6. Autocratic regimes and the suppression of human rights are a significant concern stated throughout the Strategy. Although specific threats are not mentioned by reference to nation or leader, the Strategy argues that “autocratic regimes use technology to gain advantage in the world, suppress freedoms domestically and export authoritarian precepts”. Amongst other things, Government hope that international cooperation on technological development will help to embed the regulations, norms and standards used to “promote democracy and counter digital authoritarianism.”

  7. Ethical frameworks and parameters are likely to inform future legislation and policy making, as DSIT recognises that “the way in which technology is governed will have huge implications for [the UK’s] prosperity, safety, security and society.” This is especially true when considering the future of AI, quantum, and engineering biology regulation. For example, there is currently insufficient evidence about the impact of AI decision making on individuals, and important societal questions remain surrounding trust in such systems. Likewise, biological engineering has a wide range of implications for advancements in agriculture and food security, but there are considerable obstacles on the road to commercialisation, including trials for human suitability.

  8. Effective supply chains, especially those relating to semiconductors, are crucially important to the future of the UK’s technology ambitions. Semiconductors are widely known to be essential pieces of tech for mobile phones and automobiles, but they are also used in next-generation technological areas such as net zero, quantum, 6G and AI: the Strategy goes so far as to state that semiconductor supply chain disruption “could cause risks to life or national security.” However, as the global semiconductor shortage has shown, the complexity involved in the manufacturing process means “that no government will be able to fully mitigate [semiconductor supply] risks alone, making international cooperation with key governments and companies crucial.”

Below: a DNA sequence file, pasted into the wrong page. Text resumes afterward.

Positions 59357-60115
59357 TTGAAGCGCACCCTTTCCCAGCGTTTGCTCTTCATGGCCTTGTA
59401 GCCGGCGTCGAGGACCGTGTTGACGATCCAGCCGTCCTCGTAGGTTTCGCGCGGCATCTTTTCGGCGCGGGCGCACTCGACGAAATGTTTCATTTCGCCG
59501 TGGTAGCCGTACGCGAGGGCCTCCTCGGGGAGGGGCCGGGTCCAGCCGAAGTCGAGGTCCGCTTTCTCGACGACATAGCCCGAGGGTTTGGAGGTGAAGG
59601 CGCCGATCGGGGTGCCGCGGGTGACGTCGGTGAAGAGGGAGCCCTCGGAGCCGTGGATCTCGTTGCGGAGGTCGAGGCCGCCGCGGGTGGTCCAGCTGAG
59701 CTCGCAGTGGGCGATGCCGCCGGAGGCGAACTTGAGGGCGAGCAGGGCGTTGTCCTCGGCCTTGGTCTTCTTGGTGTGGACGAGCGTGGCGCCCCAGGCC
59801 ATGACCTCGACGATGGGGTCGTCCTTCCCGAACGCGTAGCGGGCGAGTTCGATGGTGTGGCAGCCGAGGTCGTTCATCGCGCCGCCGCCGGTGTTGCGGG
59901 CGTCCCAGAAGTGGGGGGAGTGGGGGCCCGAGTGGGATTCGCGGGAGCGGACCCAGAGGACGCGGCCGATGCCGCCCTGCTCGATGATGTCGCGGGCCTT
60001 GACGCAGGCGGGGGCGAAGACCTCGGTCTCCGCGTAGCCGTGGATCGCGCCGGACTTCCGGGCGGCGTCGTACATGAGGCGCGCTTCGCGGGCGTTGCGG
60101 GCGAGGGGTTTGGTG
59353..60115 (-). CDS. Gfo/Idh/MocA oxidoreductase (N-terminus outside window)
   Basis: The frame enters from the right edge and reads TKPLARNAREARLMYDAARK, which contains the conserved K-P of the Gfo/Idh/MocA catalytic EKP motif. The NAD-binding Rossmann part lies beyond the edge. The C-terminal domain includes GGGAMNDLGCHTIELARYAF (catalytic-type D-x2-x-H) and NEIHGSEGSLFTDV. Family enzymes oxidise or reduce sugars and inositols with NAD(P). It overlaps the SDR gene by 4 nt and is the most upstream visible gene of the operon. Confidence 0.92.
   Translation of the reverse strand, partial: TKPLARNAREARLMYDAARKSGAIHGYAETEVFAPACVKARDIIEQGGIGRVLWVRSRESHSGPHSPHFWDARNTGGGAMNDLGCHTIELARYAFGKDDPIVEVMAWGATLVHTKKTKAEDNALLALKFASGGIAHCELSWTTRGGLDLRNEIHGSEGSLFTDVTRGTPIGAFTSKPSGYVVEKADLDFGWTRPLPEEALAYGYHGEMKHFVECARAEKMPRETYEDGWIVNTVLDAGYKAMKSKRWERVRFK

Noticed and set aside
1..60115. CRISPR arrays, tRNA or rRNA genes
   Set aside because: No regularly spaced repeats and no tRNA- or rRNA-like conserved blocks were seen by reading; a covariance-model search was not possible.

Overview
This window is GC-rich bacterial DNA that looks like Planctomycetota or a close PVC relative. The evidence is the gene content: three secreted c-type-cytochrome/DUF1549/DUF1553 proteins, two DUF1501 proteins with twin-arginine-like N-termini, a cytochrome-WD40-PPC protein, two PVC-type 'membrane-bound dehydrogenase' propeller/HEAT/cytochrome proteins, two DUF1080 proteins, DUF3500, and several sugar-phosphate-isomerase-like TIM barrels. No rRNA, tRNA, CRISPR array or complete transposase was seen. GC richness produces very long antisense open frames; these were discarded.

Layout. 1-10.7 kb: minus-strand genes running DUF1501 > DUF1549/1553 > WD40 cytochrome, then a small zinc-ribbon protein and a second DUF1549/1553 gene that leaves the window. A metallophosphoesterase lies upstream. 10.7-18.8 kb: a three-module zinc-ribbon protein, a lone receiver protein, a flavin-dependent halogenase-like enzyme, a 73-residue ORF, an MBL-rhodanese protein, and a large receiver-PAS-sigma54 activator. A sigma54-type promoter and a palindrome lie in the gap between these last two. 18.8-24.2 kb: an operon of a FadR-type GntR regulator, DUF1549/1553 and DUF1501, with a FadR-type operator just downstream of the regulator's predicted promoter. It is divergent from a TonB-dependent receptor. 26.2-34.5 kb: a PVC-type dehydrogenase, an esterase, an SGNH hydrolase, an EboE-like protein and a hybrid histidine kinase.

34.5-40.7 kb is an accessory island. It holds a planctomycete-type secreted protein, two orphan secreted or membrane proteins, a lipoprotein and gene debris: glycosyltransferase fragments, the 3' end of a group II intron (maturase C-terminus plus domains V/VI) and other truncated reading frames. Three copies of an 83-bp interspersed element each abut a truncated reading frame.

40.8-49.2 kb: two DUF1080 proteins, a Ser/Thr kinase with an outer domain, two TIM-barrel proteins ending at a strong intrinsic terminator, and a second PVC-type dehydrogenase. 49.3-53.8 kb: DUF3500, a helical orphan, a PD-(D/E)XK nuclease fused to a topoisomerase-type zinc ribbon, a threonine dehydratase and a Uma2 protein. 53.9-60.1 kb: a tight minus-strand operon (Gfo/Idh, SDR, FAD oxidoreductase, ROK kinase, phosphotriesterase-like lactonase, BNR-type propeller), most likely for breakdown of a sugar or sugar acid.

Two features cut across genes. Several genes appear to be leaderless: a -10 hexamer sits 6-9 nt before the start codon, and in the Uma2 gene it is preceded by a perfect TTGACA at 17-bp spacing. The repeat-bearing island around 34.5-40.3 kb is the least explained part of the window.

9. Blockchain technology and its applications in decentralised finance is becoming increasingly integrated into everyday life, as more and more people turn to cryptocurrencies to facilitate financial transactions. DLTs such as blockchain are therefore noted as an important focus area of Government’s national security strategy, namely with regard to online security and resilience to cyberattacks. Government therefore hopes to leverage “cyber diplomacy”, which will include expanding the UK’s international network of cyber (and technology) officers, cyber-security capacity building programmes and cross-government cyber and technology dialogues.

  10. Intellectual property rights enforcement is a main theme throughout the Strategy, and is an essential component to the core principle of “secure”. So that UK industry can more efficiently collaborate with trusted partners to develop and commercialise technology, DSIT has called upon Government to work closely on international intellectual property rights enforcement and recognition, to ensure that “UK companies reap the greatest commercial advantage” from their IP assets. This is especially important in the context of cross-border R&D collaboration in areas such as quantum, AI, and bioengineering.

DAC Beachcroft’s team of specialist technology and media lawyers is one of the largest in the United Kingdom. Our work ranges from assisting scaling technology companies with fundraising to large-scale outsourcing contracts for international corporates, as well as specialist business advisory work in blockchain and cryptoassets, health technology, digital media, and AI businesses.

To discuss this article or to obtain more information on DAC Beachcroft’s technology practice, please contact the authors or Tim Ryan, partner and head of DAC Beachcroft’s national technology and media team


Kelsey Farish

Kelsey Farish

London - Walbrook

+44 (0) 20 7894 6320

Alistair Cooper

Alistair Cooper

London - Walbrook

+44(0)20 7894 6967